October 09, 2012
1 min read

PPI, NSAID use linked to IBS symptoms

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Patients with IBS reported more use of proton pump inhibitors and nonsteroidal anti-inflammatory drugs before onset of their symptoms than controls in a recent study.

In a retrospective, observational study, researchers evaluated 287 patients with IBS who had been taking one or more proton pump inhibitors (PPIs), nonsteroidal anti-inflammatory drugs (NSAIDs), selective serotonin reuptake inhibitors (SSRI), diuretics or angiotensin-converting enzyme (ACE) inhibitors within 6 months of the onset of IBS symptoms. They were matched by age and sex with 287 controls.

Patients with IBS reported significantly more PPI and NSAID use than controls (21.2% vs. 5.2% for PPIs; 20.55% vs. 3.8% for NSAIDs), and the two medications were more frequently used in conjunction among those with IBS (7.6% of patients compared with 0%, P<.001). SSRI use was also more common among participants with IBS (10.84% vs. 2.1%). Diuretics and ACE inhibitors, included as control medications, were used similarly between groups.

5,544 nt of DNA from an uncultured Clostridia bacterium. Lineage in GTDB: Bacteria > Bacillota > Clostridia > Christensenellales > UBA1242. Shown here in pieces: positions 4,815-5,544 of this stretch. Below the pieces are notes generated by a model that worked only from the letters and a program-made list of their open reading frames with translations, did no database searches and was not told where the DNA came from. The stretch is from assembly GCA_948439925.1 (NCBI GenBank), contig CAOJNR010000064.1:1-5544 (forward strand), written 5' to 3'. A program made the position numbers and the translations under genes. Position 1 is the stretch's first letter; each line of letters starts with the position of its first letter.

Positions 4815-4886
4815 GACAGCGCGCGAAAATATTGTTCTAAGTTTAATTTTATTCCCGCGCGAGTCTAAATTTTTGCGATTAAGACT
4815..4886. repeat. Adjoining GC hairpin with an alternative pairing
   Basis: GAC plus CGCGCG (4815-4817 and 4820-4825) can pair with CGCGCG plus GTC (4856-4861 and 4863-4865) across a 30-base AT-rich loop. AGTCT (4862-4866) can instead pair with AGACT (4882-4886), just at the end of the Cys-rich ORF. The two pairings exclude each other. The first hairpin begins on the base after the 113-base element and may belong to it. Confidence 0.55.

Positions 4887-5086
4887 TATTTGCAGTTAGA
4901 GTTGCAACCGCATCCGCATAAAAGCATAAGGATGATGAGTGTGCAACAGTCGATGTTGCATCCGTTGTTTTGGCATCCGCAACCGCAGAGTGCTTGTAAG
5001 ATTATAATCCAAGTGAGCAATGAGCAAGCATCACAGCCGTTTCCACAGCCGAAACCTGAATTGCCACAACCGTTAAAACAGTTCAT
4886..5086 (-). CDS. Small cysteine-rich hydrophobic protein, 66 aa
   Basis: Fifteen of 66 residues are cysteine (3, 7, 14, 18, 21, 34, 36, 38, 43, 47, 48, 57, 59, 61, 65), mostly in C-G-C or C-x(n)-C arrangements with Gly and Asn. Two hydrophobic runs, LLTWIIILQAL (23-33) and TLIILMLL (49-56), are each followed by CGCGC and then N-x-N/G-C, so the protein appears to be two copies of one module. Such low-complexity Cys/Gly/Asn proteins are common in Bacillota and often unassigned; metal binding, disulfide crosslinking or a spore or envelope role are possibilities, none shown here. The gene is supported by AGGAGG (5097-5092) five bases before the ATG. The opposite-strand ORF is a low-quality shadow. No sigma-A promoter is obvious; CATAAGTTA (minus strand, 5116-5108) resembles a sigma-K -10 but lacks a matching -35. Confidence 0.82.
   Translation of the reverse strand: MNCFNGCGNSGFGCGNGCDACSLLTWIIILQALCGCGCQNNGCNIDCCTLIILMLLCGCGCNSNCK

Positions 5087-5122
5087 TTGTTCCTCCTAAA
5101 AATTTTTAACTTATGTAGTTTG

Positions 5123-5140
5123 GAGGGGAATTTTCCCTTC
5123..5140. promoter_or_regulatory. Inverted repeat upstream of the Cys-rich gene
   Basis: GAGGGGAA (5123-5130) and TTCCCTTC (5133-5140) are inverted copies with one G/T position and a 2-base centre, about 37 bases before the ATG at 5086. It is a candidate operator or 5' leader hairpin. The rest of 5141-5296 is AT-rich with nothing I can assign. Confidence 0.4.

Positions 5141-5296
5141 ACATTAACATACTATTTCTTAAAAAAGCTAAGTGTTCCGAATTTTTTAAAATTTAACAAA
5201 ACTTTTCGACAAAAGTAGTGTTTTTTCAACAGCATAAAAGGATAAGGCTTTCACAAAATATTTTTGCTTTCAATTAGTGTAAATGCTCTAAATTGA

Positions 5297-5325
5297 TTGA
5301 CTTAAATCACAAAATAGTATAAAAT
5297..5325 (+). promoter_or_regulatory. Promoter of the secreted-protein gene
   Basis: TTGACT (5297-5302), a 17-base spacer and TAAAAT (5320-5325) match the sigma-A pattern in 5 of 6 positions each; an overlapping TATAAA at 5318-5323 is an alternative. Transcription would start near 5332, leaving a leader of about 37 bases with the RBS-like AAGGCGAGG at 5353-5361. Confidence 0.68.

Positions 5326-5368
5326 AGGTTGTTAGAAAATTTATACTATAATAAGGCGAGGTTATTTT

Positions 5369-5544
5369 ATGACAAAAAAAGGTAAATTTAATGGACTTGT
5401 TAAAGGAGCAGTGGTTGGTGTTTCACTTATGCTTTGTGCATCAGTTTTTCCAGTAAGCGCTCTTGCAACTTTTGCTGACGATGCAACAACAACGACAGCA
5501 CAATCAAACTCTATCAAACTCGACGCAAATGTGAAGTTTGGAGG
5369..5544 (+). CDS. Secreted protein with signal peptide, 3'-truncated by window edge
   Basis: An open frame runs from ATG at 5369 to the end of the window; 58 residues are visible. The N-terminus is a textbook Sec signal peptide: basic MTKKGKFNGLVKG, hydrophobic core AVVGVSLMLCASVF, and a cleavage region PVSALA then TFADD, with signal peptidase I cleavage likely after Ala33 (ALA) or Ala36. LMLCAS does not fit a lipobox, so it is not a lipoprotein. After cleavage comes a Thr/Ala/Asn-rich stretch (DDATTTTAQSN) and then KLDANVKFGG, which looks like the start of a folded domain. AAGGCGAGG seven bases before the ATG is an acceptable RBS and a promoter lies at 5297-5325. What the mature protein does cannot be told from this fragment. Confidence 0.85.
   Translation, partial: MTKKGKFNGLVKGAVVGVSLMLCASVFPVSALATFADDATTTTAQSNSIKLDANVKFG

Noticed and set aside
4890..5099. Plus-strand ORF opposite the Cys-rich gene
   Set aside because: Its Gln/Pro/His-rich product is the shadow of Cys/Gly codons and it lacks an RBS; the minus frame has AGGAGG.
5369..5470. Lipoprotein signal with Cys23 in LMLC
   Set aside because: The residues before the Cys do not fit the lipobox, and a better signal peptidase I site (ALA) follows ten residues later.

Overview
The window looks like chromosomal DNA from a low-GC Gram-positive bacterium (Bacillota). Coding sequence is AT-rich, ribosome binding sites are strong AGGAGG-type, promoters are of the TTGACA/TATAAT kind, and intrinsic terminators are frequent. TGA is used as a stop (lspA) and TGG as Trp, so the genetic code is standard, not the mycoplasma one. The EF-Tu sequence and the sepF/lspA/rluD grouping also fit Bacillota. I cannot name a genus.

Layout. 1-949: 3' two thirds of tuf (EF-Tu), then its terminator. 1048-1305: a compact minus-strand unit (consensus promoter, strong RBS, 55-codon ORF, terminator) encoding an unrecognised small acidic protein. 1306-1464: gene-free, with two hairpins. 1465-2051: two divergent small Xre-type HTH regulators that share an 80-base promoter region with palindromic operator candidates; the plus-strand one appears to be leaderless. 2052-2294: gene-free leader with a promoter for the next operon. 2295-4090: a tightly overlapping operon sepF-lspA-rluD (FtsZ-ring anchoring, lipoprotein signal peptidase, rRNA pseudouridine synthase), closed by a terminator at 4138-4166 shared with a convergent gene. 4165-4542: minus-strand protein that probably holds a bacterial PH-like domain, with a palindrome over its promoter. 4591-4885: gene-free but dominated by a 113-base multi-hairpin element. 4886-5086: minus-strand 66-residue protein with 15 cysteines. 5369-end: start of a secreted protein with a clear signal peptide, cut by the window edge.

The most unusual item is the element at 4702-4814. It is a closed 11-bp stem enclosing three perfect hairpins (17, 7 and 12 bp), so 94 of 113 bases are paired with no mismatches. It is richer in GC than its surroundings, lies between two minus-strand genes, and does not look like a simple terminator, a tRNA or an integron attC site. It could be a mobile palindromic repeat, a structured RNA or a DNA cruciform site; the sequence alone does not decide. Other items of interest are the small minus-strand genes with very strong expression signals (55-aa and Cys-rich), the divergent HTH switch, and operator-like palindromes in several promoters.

Patients with IBS were significantly more likely to have comorbidities, including psychiatric comorbidities (40.4% compared with 3.5%; OR=16.6; 95% CI, 7.9-34.8) and GERD or functional dyspepsia (25.2% vs. 9.8%; OR=2.0; 95% CI, 1.1-3.5) than controls. Rheumatoid arthritis also was more common among IBS patients (6.1% vs. 0%).

After adjusting for comorbidities, investigators observed significant associations between IBS and PPI (OR=2.1, 1.1-4.1) and NSAID use (OR=5.2, 2.5-11.0), but not with SSRI (OR=0.9, 0.3-2.7). The associations with PPIs and NSAIDs remained significant after excluding patients with psychiatric comorbidities (OR=3.0, 1.3-7.0 for PPIs; OR=4.1, 1.7-9.6 for NSAIDs) and those with RA or arthritis (OR=3.1, 1.5-6.2 for PPIs; OR=5.7, 2.65-12.2 for NSAIDs) from analysis (95% CI for all).

“Prescribing PPIs for upper GI complaints or NSAIDs for pain relief may potentially trigger mechanisms resulting in symptom generation representative for IBS,” the researchers wrote. “Further research should include prospective evaluation of PPI users and NSAID users monitoring the development of IBS symptoms in relation to drug exposure to ascertain whether this increased exposure to PPIs and NSAIDs should be considered as legitimate etiological factors in IBS.”